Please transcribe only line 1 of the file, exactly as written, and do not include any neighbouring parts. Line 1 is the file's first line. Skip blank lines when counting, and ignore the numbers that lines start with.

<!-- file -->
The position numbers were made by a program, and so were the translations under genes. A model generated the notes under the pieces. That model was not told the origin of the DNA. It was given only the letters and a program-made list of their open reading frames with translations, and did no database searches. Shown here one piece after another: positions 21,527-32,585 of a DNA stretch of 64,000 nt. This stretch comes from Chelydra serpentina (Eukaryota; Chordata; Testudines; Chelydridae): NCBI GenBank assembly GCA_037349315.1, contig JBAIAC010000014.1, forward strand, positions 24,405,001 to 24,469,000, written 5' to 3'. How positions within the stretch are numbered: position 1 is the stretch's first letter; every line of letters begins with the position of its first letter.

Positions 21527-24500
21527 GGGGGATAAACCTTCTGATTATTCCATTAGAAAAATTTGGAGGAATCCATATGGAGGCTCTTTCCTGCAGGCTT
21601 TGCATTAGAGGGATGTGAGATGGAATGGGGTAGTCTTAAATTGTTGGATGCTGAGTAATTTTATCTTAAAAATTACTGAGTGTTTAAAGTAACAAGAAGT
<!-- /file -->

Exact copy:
The position numbers were made by a program, and so were the translations under genes. A model generated the notes under the pieces. That model was not told the origin of the DNA. It was given only the letters and a program-made list of their open reading frames with translations, and did no database searches. Shown here one piece after another: positions 21,527-32,585 of a DNA stretch of 64,000 nt. This stretch comes from Chelydra serpentina (Eukaryota; Chordata; Testudines; Chelydridae): NCBI GenBank assembly GCA_037349315.1, contig JBAIAC010000014.1, forward strand, positions 24,405,001 to 24,469,000, written 5' to 3'. How positions within the stretch are numbered: position 1 is the stretch's first letter; every line of letters begins with the position of its first letter.